Riyadh, (Business News Report)|| The monthly trading of the Saudi debt market decreased, to its largest pace in two years, during the month of April.
Saudi data said that the debt market’s trading amounted to 264.88 million riyals during April.
The data indicated that Saudi debt market trading is “almost stopped” due to the repercussions of the movement of US bonds and the attraction of liquidity to the stock market.
The data indicated that what happened to the debt market from the decrease in the volumes of executed deals is due to external factors compatible with what is happening to fixed income markets in emerging markets.
The debt market currently offers an excellent opportunity for safe “long-term” investment, in light of the circulation of some savings instruments below their face value.
The trading of institutional investors in the debt market during the last month recorded its lowest level in more than 850 days, “equivalent to two years and four months.”
April also witnessed the largest quarterly drop in daily trading volumes in more than two years, by 52 percent compared to last year.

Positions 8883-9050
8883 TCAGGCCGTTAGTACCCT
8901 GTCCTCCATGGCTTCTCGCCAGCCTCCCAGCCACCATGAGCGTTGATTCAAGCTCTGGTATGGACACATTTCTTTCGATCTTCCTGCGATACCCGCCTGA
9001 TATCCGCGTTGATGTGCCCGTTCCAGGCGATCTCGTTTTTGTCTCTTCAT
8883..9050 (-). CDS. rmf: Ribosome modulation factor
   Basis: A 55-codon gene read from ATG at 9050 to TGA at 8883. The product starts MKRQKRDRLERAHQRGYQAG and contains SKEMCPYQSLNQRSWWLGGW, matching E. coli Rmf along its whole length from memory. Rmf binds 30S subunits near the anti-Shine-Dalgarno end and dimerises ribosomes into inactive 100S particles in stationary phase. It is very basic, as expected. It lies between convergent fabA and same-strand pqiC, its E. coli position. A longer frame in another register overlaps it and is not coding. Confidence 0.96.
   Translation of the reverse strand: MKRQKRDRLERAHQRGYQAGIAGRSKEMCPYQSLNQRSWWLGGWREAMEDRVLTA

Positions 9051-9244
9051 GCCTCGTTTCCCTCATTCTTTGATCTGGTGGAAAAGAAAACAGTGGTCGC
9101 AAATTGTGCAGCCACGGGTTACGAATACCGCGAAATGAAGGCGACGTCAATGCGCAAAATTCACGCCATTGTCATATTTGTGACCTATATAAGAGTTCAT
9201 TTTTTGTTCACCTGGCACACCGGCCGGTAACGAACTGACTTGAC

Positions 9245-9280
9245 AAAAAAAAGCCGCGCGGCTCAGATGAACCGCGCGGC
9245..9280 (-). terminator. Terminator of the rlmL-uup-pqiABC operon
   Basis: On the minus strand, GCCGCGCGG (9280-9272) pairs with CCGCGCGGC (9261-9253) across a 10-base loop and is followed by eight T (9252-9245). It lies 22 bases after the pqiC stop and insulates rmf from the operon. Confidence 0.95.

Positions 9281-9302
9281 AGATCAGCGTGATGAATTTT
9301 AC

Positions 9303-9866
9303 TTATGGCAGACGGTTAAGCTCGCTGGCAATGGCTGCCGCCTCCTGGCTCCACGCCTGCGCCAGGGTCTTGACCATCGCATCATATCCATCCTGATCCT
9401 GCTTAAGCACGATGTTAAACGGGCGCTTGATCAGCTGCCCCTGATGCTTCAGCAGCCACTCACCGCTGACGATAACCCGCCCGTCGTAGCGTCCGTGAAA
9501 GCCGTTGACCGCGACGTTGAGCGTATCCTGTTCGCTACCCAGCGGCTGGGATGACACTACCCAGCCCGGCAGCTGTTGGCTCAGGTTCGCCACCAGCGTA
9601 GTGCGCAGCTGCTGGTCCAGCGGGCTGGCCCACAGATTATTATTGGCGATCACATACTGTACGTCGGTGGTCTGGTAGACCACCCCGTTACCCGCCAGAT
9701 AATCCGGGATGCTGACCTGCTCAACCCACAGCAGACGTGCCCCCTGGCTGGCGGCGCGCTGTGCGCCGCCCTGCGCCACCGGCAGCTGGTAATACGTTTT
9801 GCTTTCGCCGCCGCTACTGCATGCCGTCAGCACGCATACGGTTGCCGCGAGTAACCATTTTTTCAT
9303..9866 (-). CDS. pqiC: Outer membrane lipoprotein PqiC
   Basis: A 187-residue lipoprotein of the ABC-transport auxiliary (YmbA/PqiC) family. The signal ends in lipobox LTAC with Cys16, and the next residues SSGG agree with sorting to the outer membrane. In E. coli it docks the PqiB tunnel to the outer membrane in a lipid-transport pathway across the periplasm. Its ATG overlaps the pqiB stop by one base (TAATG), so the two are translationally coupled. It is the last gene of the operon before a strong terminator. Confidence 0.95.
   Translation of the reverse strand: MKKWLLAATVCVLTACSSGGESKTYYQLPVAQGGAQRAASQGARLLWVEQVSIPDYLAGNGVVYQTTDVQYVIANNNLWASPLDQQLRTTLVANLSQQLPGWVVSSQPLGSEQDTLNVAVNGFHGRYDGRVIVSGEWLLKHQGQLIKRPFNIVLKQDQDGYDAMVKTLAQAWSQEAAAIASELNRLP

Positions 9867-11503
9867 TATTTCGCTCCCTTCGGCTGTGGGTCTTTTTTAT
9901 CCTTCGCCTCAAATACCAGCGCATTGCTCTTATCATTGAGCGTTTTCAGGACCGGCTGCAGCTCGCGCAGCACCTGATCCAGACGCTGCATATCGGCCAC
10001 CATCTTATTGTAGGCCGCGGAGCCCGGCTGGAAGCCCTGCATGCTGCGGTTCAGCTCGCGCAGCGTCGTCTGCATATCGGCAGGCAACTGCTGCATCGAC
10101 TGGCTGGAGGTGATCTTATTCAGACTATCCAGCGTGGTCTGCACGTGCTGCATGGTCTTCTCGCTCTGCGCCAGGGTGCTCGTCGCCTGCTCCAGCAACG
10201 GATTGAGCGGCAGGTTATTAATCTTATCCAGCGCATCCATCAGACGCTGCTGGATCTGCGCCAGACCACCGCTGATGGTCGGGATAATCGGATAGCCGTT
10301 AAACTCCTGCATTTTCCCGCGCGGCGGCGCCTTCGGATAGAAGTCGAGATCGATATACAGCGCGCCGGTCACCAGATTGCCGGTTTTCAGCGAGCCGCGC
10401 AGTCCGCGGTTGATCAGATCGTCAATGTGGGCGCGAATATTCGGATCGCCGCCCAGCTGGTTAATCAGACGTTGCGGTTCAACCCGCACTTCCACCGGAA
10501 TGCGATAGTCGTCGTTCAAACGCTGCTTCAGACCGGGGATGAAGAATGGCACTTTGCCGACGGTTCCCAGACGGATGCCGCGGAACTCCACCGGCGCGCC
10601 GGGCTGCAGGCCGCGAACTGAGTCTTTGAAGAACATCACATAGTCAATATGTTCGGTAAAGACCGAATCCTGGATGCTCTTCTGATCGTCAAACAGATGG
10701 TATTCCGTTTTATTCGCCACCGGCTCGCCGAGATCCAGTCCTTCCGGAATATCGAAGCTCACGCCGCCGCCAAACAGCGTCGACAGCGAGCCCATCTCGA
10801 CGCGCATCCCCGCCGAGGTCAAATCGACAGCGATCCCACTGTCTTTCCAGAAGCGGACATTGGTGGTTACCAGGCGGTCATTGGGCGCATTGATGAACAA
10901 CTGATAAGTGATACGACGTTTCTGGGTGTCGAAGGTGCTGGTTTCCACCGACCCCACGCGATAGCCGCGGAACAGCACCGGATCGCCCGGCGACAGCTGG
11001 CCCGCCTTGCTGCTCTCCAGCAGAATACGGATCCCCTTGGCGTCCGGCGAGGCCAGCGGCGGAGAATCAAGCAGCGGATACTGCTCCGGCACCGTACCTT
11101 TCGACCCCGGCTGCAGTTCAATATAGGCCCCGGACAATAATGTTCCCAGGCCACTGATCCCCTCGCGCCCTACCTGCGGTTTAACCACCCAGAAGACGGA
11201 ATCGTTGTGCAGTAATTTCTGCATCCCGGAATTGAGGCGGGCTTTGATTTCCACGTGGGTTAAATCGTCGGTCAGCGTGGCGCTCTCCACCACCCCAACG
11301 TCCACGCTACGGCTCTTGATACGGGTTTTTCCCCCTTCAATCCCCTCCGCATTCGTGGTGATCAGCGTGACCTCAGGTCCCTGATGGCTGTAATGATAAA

The debt market does not benefit much from higher oil prices compared to the stock market, due to the sensitivity of the yield movements of US bonds.
An economic monitoring showed that the total trading of this year at the end of April amounted to 9.9 billion riyals, a decrease of 67% on an annual basis compared to the trading volumes recorded during the same period last year, which amounted to $29.97 billion.
Financial data showed that the issuances of Saudi authorities in the first quarter amounted to four billion dollars, accounting for 34 percent of the issuances in the Gulf region for the same period.
The monitoring was based on the data of the First Abu Dhabi Bank, and on the issued debt instruments in hard currencies.
According to the RED platform, one of the major Saudi listed banks intends to issue dollar sukuk after the success of its local issuance of sukuk.
It is known that the New York and Singapore-based RED platform specializes in following the news of troubled and indebted issuers, while informing investors in advance of potential risks before they occur.
For the first time, two Saudi banks topped Bloomberg’s list of banks arranging for sukuk and bond issuances in the Middle East and North Africa (MENA) region.
The two banks ranked second and third, respectively, in a rare phenomenon that reflects a change in the strategy of major Saudi banks towards strengthening activities to support local companies with dollar-denominated issues.
The total issuances that were arranged through the two Saudi banks amounted to $5.17 billion since the beginning of the year until the end of the first week of May. Thus, the two Saudi banks arranged about a quarter of 24.2% of debt issuances in the Al-Mina region.
The yield on the US 10-year Treasury bond rose in April to close above 2.93%, in light of the follow-up to the latest developments in the Russian-Ukrainian war and the statements of monetary policy officials.